Direction of Irish immersion
I wonder if team Irish will be allowed to add both directions of immersion to the Irish duolingo.
Obviously translators usually translate into their native language and the translations done on immersion are better for being translations to the known language from the language being learned. However, it's unlikely there will ever be a English for Irish speakers course and it would be sad if that meant there was never an English to Irish immersion. English to Irish immersion would be so useful, not least for adding articles to the Irish language wikipedia, it is missing so many articles even on subjects particularly relevant to Ireland. Perhaps English to Irish immersion wouldn't produce perfect translations but is fearr Gaeilge bhriste ná nothing at all!
I have to say I disagree with this. I think there's way too much room for error, and that is a mistake. There's a lot of translations native English speakers would miss that I feel could be harmful unless they were corrected. We'd end up with a lot of Béarlachas in the stories, instead of actual Irish. Now, this wouldn't be an issue if there were enough people with highly fluent Irish to correct that. However, there isn't, so these translations are likely to slip through the cracks and be upvoted - after all, they are literally correct. I just see this leading to too many errors that hinder the learners, and think it should stay with translating from the language you're learning.
I agree with you, at least as far as official, sold translations go. Translating into a language you only have an intermediate level in is very unprofessional. Sure, I could translate something into Japanese (my most proficient non-English language) as an informal favor in order for a native Japanese to understand it, but I would never ever consider that a quality translation that would hold up to a native-level writer. A very important translation skill is not just your understanding of the languages, but being a decent writer. And Irish, much like Japanese, would be even worse, I imagine, since it is structured and phrases things so differently from English. A literal translation between English and German can sound quite natural sometimes, I've found, whereas that's rarely the case for Japanese.
What would your thoughts be, though, if Duo had an English->Gaeilge translation section that was specifically not professional (so people would just upload, say, Wikipedia articles for fun)? Would that be helpful to people learning still, or would that likely just reinforce bad phrasing, habits, etc.?
I still think it'd reinforce bad habits, but that's just me. I understand the desire to translate English -> Irish, as well as how it could be more helpful. But I don't think it will be unless there is someone to correct and, and, more importantly, explain why it is wrong. I just don't think we have enough people to do that, and I think immersion gives too much room for it to be abused by just reverting to the original, Béarlachas translation, as opposed to a more idiomatic Irish one - solely because it's more word-for-word and the person might not get the idiom or whatever.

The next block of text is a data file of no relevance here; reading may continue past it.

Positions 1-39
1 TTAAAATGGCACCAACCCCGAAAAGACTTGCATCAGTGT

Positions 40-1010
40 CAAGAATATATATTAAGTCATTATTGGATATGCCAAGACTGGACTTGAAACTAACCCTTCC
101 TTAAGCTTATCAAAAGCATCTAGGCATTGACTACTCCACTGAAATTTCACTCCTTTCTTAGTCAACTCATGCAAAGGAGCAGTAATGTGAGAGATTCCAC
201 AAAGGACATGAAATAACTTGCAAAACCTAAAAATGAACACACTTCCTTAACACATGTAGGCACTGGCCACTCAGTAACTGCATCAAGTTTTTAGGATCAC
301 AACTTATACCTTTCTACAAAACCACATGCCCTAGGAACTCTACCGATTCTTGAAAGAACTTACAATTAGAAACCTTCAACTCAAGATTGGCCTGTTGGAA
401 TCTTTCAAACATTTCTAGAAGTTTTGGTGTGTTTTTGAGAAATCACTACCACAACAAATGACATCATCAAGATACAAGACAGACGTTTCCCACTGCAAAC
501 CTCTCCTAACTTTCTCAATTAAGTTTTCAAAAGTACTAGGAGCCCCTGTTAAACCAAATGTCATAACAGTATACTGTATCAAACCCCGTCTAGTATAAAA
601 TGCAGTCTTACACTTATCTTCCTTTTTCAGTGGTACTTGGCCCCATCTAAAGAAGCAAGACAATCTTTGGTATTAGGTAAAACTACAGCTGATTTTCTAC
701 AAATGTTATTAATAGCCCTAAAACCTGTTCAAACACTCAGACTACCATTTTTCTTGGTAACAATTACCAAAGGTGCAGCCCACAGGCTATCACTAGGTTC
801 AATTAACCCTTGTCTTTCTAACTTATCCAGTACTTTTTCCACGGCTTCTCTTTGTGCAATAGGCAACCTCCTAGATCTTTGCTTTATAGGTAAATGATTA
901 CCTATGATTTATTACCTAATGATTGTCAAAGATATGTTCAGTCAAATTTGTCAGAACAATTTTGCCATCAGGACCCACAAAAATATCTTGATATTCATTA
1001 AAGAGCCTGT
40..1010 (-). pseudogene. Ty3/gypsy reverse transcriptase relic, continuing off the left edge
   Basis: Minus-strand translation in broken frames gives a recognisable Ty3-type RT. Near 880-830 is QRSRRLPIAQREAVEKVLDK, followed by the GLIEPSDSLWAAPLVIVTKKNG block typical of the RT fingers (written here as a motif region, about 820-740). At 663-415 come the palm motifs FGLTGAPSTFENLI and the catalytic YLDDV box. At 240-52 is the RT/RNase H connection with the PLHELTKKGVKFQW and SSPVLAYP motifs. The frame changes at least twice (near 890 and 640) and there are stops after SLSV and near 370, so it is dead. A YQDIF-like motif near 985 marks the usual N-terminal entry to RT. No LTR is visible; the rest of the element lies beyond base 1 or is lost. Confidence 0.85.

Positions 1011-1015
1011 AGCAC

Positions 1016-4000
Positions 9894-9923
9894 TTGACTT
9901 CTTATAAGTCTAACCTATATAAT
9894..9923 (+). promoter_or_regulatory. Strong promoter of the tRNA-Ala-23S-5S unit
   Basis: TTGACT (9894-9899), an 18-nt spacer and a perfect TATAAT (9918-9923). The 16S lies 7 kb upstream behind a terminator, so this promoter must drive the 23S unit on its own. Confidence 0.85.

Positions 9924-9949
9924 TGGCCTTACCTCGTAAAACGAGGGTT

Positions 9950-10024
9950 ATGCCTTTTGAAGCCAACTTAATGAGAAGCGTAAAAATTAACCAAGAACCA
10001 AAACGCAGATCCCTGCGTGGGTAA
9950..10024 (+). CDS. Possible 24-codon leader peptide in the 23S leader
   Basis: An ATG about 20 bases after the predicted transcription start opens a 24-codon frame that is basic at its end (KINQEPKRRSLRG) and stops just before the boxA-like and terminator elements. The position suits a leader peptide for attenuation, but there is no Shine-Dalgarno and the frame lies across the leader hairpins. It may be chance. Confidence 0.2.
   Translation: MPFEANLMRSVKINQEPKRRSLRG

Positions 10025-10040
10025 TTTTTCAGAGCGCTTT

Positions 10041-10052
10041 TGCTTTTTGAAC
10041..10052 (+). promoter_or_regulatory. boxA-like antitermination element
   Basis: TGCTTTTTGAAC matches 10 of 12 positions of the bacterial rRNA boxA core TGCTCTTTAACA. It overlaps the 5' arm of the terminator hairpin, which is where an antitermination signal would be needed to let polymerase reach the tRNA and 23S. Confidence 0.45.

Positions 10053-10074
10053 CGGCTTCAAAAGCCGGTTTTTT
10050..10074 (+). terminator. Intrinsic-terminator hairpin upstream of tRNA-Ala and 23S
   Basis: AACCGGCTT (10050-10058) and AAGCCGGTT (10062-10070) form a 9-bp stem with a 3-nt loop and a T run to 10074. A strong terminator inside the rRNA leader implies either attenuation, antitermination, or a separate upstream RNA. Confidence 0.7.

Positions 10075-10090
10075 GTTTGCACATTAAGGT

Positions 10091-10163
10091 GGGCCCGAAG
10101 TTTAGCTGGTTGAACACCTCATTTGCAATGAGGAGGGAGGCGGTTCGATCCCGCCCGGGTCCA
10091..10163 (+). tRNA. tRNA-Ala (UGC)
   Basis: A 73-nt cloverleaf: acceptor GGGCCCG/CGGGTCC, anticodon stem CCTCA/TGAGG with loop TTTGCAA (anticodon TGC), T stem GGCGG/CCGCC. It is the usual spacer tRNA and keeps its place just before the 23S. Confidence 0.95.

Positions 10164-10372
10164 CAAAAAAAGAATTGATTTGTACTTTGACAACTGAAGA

So, really, if we could get a good core of people checking it and explaining it, yes, it could work. If not, I think it's best just to stick Irish -> English.
I don't understand the concerns about "professionalism" or that the immersion feature might get "abused". I look at it as being primarily for learners, not for the general public. I don't care so much about any document I upload or work on ever making it into Wikipedia or elsewhere. I would just welcome the exercise of shifting my thinking to Irish, as well as the exchange of ideas with others. There would be a growing core of people who would take it seriously enough to really stretch for being able to express ideas in natural Irish. I know it would motivate me to dig in even more. Again, I don't get the downsides.
Well, the issue is how Duolingo uses its immersion. Basically, that's how they get paid. That's why there's a focus on accuracy and professionalism.
As to the abuse: I've seen it happen several times where a better translation was changed to something less idiomatic because it helped the current person. Sadly, it's all too common.
> . There would be a growing core of people who would take it seriously enough to really stretch for being able to express ideas in natural Irish.
But the issue is they'll never learn from their mistakes unless they have someone to correct them. Don't get me wrong, I love the idea of translating into Irish. But I wouldn't do it unless I could get someone to also tell me where I messed up, and, more importantly, why I was wrong. That won't be available if it were to come (which, sadly, it is not).
For example, though: How would you translate: "He had a nightmare?" I would hazard that most people (and Duolingo at first, though it has been corrected) would say Bhí tromluí aige. However, this is not correct, and instead you would use Tháinig tromluí air. Why? Because it's idiomatic. But it's not the first thing people would assume, and I can easily see someone changing it back to Bhí tromluí aige, thinking it's correct.